The NL Wild Card race: less-than-inspiring

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There will be two teams who win the NL Wild Card. When they do, they will technically be considered “playoff teams.” I know that sounds crazy, but it’s true! Someone actually has to win these two spots. And the candidates are all pretty darn “meh.”

  • Cardinals: They have a negative seven run differential on the year and, as the reigning NL Pennant winners, were pretty much picked by everyone to win their division. They may be the most talented of the contenders, but they’re probably the most underachieving of them.
  • Giants: Nine under .500 since the beginning of June.
  • Braves: On a four-game winning streak, but three under .500 since the beginning of June and are being left in the dust in their division race.
  • Pirates: Much better in the second half than San Francisco and Atlanta, but losers of six straight. That they’re only two back in the Wild Card despite that and despite being without Andrew McCutchen and Gerrit Cole speaks volumes about this race.
  • Marlins: Playing good baseball and, unlike all of these other teams, not disappointments. But they did just reach .500 on Sunday.

I’ll be nice and not include the Reds, Mets and Padres as “contenders,” even though they’re not soooo far back that it would take a miracle for them to get into the conversation.

Given that the Pirates are getting McCutchen and Cole back this week and given that they’re not likely to play as poorly as they have for the past week for long, I suppose they’re the favorite for the second slot. Maybe St. Louis for the first, still. But man, this is not exactly a clash of the titans here.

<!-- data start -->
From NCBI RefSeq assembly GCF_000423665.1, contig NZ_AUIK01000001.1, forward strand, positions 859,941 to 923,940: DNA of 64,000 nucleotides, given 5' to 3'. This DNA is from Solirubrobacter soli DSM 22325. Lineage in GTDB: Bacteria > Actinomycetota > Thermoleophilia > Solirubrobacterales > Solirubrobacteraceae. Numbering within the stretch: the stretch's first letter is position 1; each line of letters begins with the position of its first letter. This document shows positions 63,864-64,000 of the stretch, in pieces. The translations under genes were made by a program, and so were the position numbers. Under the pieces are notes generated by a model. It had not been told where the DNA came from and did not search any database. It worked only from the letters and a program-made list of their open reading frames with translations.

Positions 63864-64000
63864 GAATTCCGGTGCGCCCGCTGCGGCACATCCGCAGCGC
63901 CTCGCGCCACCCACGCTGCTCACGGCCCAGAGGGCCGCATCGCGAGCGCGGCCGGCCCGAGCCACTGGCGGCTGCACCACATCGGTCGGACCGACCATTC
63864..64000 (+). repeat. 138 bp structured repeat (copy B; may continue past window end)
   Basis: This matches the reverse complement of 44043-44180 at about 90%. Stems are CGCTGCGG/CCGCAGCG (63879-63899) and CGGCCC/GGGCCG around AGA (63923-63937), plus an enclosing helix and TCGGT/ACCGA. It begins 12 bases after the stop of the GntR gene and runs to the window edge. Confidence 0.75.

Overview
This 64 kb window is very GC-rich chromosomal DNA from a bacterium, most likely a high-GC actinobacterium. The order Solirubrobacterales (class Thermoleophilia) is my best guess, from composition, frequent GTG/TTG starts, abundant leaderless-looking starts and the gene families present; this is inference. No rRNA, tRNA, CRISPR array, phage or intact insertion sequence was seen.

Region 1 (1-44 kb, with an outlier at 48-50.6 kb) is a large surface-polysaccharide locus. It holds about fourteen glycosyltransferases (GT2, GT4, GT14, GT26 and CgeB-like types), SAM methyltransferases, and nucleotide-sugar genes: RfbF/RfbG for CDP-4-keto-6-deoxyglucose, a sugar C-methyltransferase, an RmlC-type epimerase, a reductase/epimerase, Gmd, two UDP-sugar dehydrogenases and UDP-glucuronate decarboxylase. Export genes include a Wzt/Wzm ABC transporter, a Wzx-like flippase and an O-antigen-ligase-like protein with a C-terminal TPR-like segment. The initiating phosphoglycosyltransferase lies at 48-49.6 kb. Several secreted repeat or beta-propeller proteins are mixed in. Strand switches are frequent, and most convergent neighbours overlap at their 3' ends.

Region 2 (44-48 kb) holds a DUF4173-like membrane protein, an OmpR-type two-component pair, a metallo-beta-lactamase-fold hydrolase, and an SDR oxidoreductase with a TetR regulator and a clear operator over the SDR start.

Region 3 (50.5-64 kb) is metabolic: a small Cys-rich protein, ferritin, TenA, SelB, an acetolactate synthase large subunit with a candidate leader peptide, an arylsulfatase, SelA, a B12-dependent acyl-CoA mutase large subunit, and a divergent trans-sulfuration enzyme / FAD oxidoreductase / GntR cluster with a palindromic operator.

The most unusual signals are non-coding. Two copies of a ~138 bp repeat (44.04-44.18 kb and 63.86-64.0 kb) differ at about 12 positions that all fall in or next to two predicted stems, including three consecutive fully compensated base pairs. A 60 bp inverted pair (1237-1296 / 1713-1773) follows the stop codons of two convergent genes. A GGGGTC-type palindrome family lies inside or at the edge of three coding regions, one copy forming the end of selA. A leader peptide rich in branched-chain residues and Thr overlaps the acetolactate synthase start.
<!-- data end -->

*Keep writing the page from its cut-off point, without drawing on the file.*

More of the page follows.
Alex Dickerson to miss 2017 season after undergoing back surgery

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Padres’ outfielder Alex Dickerson won’t see PETCO Park anytime soon — at least, not as its starting left fielder. The 27-year-old was diagnosed with a bulging disc in his lower back prior to the start of the 2017 season, and hasn’t made any kind of substantial progress in the months since. According to Dennis Lin of the San Diego Union-Tribune, he suffered a setback in his recovery process last week and is set to undergo a season-ending discectomy next Wednesday.

Over 285 plate appearances, Dickerson batted .257/.333/.455 with 10 home runs and a .788 OPS for the Padres in 2016. He missed several days with a right hip contusion last July, but hasn’t experienced any substantial health problems since undergoing surgery in 2014 to repair a torn ligament in his left ankle.

The expected recovery period for lower back surgery is 3-4 months, according to Lin, which puts Dickerson’s estimated return just a few days before the end of the regular season. The Padres aren’t scraping the bottom of the NL West, but their 29-44 record doesn’t bode well for a postseason run this year. Assuming Dickerson rehabs his back in a timely manner, he should be in fine form to enter the competition for left field next spring.

Video: Hanley Ramirez’s No. 250 career home run barely left the field

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Hanley Ramirez played a pivotal role during the Red Sox’ 9-4 win over the Angels on Friday night, crushing a two-run homer off of Alex Meyer to bring the Sox up to a four-run lead in the fourth inning.

Well, crushed might be the wrong word. The ball cleared the right field fence with a mere 350 feet, landing just beyond Pesky’s Pole to bring Ramirez’s career home run total to an even 250.

According to the ESPN Home Run Tracker, Ramirez’s milestone blast wasn’t the shortest home run of the year — not by a long shot. That distinction currently belongs to Rays’ outfielder Corey Dickerson, who skimmed the left field fence at Rogers Centre with a 326-foot homer back in April.